- Subtitle: WIEGO Policy Brief (Urban Policies) No. 16 - 2017 update, below
This brief reviews cultural, economic, political and other broad social foundations of vending in Bangkok's public space. It also examines opportunities and challenges and what others can learn from the specific experiences of vending in Bangkok.
2017 Update to Policy Brief (Urban Policies) No. 16
Bangkok has seen a dramatic shift in its policy towards street vendors following the 2014 Thai military coup.
The legal framework described in this brief allows Bangkok’s local officers to designate vending areas and hours and to grant vendors permission to operate in these locations. This permission, however, can be easily revoked, leaving vendors vulnerable to changes in policy.
Leading up to 2013, Bangkok Metropolitan Authority (BMA) policies were favourable toward vendors (Yasmeen and Nirathorn 2013, Kusakabe 2014). However, 2014 saw an unprecedented swing towards repression. With orders from the country’s military junta under the National Council for Peace and Order (NCPO), the BMA is seeking to reduce the number of vendors under the motto “Return the footpath to pedestrians.”
The policy has further hardened under the new Governor Aswin Kwanmuang, who was appointed in 2016 following the suspension of elected governor Sukhumbhand Pariatra for corruption charges.
BMA’s new “regulating” campaign initially focused on central areas but has expanded outwards. Street vendors in Pradit Torakan community on Phahon Yothin road in Chatuchuk District, for instance, received notice of their eviction from the main road in October 2016. Under the campaign, hundreds of legal vending sites are losing their designated status. Also, vendors are being evicted from areas that have long tolerated unlicensed vending, relocations are happening on short notice at the threat of fines, and there have been bans on daytime vending.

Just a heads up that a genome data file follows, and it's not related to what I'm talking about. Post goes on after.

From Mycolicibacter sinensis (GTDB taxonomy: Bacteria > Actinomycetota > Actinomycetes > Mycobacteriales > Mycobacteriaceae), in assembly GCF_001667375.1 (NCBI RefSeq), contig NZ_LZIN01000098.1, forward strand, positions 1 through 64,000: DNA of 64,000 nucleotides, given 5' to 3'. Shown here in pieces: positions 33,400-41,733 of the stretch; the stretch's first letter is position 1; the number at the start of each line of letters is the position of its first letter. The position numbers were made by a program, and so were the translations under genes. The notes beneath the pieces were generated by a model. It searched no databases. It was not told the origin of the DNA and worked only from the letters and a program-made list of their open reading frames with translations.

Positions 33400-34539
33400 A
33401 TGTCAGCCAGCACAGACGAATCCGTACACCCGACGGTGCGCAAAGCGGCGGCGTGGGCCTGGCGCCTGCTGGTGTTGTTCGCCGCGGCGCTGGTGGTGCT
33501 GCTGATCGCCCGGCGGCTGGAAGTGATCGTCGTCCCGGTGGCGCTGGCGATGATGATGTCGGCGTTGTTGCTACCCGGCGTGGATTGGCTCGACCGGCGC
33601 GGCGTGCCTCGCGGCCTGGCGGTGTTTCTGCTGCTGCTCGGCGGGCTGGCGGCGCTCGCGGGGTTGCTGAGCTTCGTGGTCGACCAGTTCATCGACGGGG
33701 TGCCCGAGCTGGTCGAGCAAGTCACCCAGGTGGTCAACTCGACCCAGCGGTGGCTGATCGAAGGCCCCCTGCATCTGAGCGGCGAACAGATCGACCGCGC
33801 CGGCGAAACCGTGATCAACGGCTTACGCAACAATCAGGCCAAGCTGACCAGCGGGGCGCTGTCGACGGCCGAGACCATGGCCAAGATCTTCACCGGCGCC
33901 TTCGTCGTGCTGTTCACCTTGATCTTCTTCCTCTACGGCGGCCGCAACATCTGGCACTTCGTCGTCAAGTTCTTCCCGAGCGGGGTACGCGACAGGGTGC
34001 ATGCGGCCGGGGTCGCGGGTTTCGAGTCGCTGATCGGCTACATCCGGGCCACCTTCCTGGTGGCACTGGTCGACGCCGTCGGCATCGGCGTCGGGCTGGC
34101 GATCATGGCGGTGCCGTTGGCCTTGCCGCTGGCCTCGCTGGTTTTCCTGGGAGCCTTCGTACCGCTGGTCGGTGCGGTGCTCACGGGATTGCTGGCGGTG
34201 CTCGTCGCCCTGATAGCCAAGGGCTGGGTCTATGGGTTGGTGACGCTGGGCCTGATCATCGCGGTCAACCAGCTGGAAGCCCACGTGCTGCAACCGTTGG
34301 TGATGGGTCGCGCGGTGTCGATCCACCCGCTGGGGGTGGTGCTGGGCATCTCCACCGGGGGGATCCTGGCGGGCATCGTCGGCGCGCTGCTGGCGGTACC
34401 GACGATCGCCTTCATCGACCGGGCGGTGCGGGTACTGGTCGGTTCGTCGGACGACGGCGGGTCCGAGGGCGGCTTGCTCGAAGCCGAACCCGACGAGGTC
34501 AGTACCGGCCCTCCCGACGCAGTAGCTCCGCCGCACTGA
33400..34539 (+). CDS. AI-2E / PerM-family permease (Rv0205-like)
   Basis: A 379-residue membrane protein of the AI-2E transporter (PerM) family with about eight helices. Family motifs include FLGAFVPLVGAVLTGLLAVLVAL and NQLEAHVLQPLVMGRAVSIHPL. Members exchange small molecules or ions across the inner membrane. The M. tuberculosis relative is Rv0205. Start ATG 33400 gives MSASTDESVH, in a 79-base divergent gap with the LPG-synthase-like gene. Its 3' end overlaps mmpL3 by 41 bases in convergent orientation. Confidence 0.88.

The crackdown has focused on pavements on main roads, generally allowing vendors to shift to smaller alleys with less foot traffic.
The campaign has been highly effective. By 2016, BMA had eliminated or reduced the working hours of vendors in many of Bangkok’s most iconic and historical markets such as the Pak Klong Talad Flower Market, Saphan Lek Market, and Siam Square. Official BMA statistics show a reduction in registered (i.e. licensed) vendors by almost half between 2014 and 2016, from over 21,000 to 10,700 (Bangkok Metropolitan Statistics Book 2016). The total number of affected vendors is unknown but presumed to be much larger.
In April 2017, an advisor to the governor announced that vendors would be cleared from the remainder of the city within four months. Following a barrage of international media criticism focused on the impacts for Bangkok tourism, the BMA revised its statement, offering assurances that vendors in two of the city’s prime tourist destinations would be permitted to remain and that the campaign would focus on improving hygiene and safety rather than clearance. However, the intention to evict vendors from other locations across Bangkok appears unaltered.
Sarah Reed, Bangkok Focal City Coordinator, 26 April 2017
Fredrickson, T. (2015) “Saphan Lek clearout continues as vendors plead for more time.” Bangkok Post, 21 Oct 2015.
Kusakabe, K. (2014) Street-vending policies and practices: A case study of Bangkok. International Labor Organization
Mokkhasen, S. (2016) “Vanishing Bangkok: What is the capital being remade into, and for whom?” Khao Sod English, 5 July 2016.
Mokkhasen, S. (2016b) “Flower Market ‘Cleanup’ Conflict Continues.” Khaosod English. April 4 2016.
Mokkgasen, S. (2016c) “This is what Saphan Lek Looks like Now”. Khaosod English. 14 July 2016.
Mokkhasen, S. (2016d) “Say Goodbye to Night Market Vendors on Silom Road.” Khaosod English. 13 May 2016
Tangworamongkon, C. (2014) Street Vending in Bangkok: Legal and Policy Frameworks, Livelihood Challenges and Collective Responses. WIEGO Law and Informality Project. HomeNet Thailand and WIEGO
This brief is part of the WIEGO Publication Series.
View list of all WIEGO briefs.